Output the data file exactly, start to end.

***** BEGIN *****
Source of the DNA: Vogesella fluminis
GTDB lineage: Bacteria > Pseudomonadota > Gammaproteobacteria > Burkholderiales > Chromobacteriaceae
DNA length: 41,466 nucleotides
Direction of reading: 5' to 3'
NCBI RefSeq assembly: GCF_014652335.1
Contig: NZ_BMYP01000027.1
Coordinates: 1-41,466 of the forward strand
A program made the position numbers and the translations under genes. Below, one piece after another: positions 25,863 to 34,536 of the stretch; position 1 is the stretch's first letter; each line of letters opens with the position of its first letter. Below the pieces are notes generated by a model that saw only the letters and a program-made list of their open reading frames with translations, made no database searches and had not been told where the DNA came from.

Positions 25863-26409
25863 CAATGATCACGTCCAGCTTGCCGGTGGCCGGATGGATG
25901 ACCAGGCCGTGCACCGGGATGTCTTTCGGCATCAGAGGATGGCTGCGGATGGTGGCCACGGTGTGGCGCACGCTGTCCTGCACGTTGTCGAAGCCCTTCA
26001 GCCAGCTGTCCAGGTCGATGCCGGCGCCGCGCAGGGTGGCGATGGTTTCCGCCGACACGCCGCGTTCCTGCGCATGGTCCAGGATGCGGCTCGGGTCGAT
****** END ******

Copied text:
Source of the DNA: Vogesella fluminis
GTDB lineage: Bacteria > Pseudomonadota > Gammaproteobacteria > Burkholderiales > Chromobacteriaceae
DNA length: 41,466 nucleotides
Direction of reading: 5' to 3'
NCBI RefSeq assembly: GCF_014652335.1
Contig: NZ_BMYP01000027.1
Coordinates: 1-41,466 of the forward strand
A program made the position numbers and the translations under genes. Below, one piece after another: positions 25,863 to 34,536 of the stretch; position 1 is the stretch's first letter; each line of letters opens with the position of its first letter. Below the pieces are notes generated by a model that saw only the letters and a program-made list of their open reading frames with translations, made no database searches and had not been told where the DNA came from.

Positions 25863-26409
25863 CAATGATCACGTCCAGCTTGCCGGTGGCCGGATGGATG
25901 ACCAGGCCGTGCACCGGGATGTCTTTCGGCATCAGAGGATGGCTGCGGATGGTGGCCACGGTGTGGCGCACGCTGTCCTGCACGTTGTCGAAGCCCTTCA
26001 GCCAGCTGTCCAGGTCGATGCCGGCGCCGCGCAGGGTGGCGATGGTTTCCGCCGACACGCCGCGTTCCTGCGCATGGTCCAGGATGCGGCTCGGGTCGAT